Now in its 53rd year, the Queen's Awards for Enterprise highlights UK businesses that are pushing the boundaries in terms of innovation, sustainability, opportunity and trade
Businesses from across the UK have received the royal seal of approval in this year’s Queen’s Awards for Enterprise 2019.
Winners were selected in four categories for their innovation, sustainability, contribution to international trade and promotion of opportunity through social mobility.
Nearly 200 companies were recognised in the Queen’s Awards for Enterprise 2019 – here are seven of the most exciting.
Queen’s Awards for Enterprise 2019 winners
The Shadow Robot Company
Robotics firm The Shadow Robot Company has developed a mechanical hand that is capable of mimicking the movements and dexterity of the human hand.
The robotic appendage has 129 sensors and 24 joints, and is capable of 20 independent movements.
Since being founded in 1987, the company has expanded into offices in London, Bristol and Madrid.
The technology has applications in manufacturing and industry, and Shadow Robot has partnered with NASA, Siemens and Qualcomm.
SBG Sports Software
SBG Sports Software develops race strategy software for use in Formula 1 and other motor sports competitions.
The London company used its experience in television graphics to develop a software capable of turning data from a car’s GPS, timing feeds, team radios and broadcast cameras into video analysis.
Post-race information is made easier to assess and determine where improvements can be made.
SBG Sports technology was also used at the London 2012 Olympics and on Porsche’s win in the 24 Hour of Le Mans race.
Liftshare offers companies a free car-sharing platform to help their employees share their commutes.
The Norwich-headquartered company helps to reduce travel costs, ease congestion and reduce emissions.
CEO and founder Ali Clabburn said: “We are constantly innovating to provide our clients with cutting edge technology, alongside proven behavioural change techniques to guarantee the schemes we implement are a success.
“Working with our base of over 700 clients to help them change and improve the way their staff travel is so satisfying, and their success really is our success.”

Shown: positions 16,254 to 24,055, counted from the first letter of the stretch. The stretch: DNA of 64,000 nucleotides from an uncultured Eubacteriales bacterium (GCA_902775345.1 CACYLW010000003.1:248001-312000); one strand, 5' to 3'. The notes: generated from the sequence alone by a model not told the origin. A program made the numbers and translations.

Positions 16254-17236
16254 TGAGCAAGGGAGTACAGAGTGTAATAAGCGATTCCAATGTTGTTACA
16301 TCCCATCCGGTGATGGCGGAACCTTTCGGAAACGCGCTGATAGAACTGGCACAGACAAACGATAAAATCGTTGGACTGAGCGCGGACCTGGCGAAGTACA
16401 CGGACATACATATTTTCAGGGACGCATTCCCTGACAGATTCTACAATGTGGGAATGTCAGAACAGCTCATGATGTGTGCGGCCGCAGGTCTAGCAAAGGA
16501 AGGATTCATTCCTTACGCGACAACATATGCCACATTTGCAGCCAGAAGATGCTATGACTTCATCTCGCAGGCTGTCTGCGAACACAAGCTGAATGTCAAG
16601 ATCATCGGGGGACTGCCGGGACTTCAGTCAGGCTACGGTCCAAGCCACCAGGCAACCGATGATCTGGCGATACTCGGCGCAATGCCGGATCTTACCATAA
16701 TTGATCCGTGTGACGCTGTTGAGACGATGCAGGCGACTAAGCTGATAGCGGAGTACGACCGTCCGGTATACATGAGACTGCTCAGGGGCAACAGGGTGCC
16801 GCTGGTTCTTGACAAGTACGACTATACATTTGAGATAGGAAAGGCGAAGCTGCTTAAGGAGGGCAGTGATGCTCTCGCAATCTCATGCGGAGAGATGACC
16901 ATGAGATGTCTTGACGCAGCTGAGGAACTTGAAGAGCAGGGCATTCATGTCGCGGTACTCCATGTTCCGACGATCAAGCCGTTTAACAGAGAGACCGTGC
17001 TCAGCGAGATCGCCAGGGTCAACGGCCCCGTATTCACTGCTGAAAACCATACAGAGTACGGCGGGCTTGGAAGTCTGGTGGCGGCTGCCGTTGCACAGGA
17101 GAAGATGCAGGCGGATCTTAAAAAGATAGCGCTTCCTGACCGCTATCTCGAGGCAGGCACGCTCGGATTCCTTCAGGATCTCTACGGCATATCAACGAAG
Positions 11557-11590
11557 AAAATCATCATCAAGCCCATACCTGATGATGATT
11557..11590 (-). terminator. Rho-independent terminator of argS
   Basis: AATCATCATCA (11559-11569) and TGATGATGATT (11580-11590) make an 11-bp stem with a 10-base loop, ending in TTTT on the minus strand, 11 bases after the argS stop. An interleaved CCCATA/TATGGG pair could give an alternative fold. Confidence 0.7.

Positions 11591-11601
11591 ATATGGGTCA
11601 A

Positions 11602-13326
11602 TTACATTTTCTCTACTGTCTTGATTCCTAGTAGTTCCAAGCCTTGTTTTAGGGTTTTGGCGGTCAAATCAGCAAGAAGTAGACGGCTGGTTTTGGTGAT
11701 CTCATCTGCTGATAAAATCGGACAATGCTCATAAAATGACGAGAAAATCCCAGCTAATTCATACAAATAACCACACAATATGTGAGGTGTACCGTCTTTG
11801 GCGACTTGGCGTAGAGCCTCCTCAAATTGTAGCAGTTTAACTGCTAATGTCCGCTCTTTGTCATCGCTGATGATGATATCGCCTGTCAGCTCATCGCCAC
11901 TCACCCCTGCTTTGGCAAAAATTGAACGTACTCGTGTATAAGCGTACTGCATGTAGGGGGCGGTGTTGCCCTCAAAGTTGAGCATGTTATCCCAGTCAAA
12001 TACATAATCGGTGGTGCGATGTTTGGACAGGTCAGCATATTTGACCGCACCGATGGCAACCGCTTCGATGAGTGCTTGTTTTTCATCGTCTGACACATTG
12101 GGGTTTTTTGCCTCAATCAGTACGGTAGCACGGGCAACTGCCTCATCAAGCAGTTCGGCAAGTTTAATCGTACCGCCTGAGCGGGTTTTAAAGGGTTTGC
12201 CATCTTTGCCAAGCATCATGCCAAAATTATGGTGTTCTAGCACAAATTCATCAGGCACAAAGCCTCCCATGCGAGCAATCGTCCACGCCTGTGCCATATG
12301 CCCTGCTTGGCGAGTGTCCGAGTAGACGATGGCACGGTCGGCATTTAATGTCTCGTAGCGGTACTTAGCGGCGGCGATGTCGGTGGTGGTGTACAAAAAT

AI-powered speech recognition software company Speechmatics was recognised for its contribution to innovation.
Its machine learning programme automates the language-learning process by recognising patterns between languages and adapting to become more accurate.
The software enables more reliable transcription of speech-to-text and is used by companies such as Adobe and Deloitte.
The Cambridge-based company has so far taught the framework 75 languages including Russian, Korean and Hindi.
Sustainable water company Belu Water was a winner of the Queen’s Awards for Enterprise 2019 in the innovation category.
The London-based social enterprise donates 100% of its profits to charity WaterAid and helps to reduce the use of single-use plastic bottles.
Its water filter system, which can serve chilled and carbonated water, is used in restaurants, hotels and cafes, and installed free of charge.
Belu Water is forecast to donate more than £1m to WaterAid this year.
Hampshire-based rFpro is developing driving simulation software for autonomous vehicle manufacturers.
Driverless cars are trained in simulations in order to make sure they are safe enough to be used on public roads.
The team at rFpro use laser scanners to map public roads before converting them into 3D digital models that look realistic and adapt to different lighting and weather conditions.
Its involvement in this rapidly-growing sector has led to sales growth and expansion into overseas markets, and its clients include BMW, Ferrari, Toyota and Porsche.
Isle of Wight-based Teemill Tech hopes to disrupt the fashion industry.
The e-commerce company has developed a circular fashion system, which reuses and redesigns old T-shirts.
Designers can use the platform for free to create and market their own fashion brand.
An automated factory then produces the clothes from old garments and distributes them directly to customers.
Teemill Tech claims its system changes customers from being consumers to participants in the fashion economy.